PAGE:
Adam Gelb directs Pew’s public safety performance project, which helps states advance policies and practices in adult and juvenile sentencing and corrections that protect public safety, hold offenders accountable, and control corrections costs.
As the project lead, Gelb oversees Pew’s assistance to states seeking a greater public safety return on their corrections spending. He also supervises a vigorous research portfolio that highlights strategies for reducing recidivism while cutting costs. Gelb speaks frequently with the media about national trends and state innovations, and regularly advises policy makers on implementation of practical, cost-effective policies.
Gelb has been involved in crime control and prevention issues for the past 28 years as a journalist, congressional aide, and senior state government official. He began his career as a reporter at the Atlanta Journal-Constitution and staffed the U.S. Senate Judiciary Committee during negotiations and final passage of the Violent Crime Control and Law Enforcement Act of 1994. From 1995 to 2000, as policy director for the lieutenant governor of Maryland, Gelb was instrumental in developing several nationally recognized anti-crime initiatives. He served as executive director of the Georgia Sentencing Commission from 2001 to 2003. Before joining Pew, he was vice president for programs at the Georgia Council on Substance Abuse.
Gelb graduated from the University of Virginia and holds a master’s degree from Harvard University’s Kennedy School of Government.
Recent WorkView All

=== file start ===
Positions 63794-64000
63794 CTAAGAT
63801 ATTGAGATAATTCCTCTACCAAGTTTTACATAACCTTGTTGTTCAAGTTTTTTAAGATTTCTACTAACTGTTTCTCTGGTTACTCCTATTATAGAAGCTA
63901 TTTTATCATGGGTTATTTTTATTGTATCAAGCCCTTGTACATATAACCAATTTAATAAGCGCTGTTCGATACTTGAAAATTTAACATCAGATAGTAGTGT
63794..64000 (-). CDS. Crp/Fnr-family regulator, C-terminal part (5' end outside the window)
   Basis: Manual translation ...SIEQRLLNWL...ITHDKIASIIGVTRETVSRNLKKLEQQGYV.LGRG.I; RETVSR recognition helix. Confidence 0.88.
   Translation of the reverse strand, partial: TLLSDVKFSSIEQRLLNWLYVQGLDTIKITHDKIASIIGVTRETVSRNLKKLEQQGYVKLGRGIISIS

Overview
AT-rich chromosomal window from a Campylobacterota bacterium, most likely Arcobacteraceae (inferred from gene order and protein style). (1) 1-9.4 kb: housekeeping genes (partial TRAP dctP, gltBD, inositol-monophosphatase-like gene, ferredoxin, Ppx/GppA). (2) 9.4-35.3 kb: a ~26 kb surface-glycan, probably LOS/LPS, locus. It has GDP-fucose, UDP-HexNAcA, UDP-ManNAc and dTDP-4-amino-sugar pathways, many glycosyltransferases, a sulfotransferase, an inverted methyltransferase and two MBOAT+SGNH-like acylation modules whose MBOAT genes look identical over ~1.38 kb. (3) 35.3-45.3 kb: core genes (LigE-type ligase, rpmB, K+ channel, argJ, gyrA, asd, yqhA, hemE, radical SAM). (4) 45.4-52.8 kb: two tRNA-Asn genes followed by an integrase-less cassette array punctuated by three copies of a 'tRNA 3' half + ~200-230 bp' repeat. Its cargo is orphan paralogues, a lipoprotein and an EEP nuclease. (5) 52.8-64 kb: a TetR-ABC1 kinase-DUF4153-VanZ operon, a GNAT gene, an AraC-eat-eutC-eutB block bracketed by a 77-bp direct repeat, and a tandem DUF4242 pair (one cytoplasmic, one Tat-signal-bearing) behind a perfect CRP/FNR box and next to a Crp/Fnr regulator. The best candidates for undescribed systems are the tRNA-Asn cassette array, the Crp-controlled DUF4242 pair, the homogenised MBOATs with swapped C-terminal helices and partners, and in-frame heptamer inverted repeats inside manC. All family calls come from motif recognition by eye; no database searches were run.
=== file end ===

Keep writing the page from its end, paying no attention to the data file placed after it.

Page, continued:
Voters’ top priority is keeping communities safe, but large majorities also believe that the nation imprisons too many people for too long. A body of national- and state-level public opinion research dating to 2010 has found overwhelming support across political parties, regions, ages, genders, and racial/ethnic groups for policy changes that shift nonviolent offenders from prison to... Read More
Since 2006, Pew has conducted national and state research chronicling the expansion of the American corrections system and the policies and practices that fueled the growth. The reports in this collection document the high cost to taxpayers and the low public safety returns of incarcerating many lower-level offenders. They also establish frameworks for reducing recidivism, moderating the... Read More
Most criminal justice research focuses on the effectiveness of programs that seek to reduce recidivism by changing offender attitudes and behavior. Pew’s research, in contrast, has targeted the laws and practices that control who goes to prison and for how long. The publications in this collection evaluate policies that have been frequent components of state reforms and identify... Read More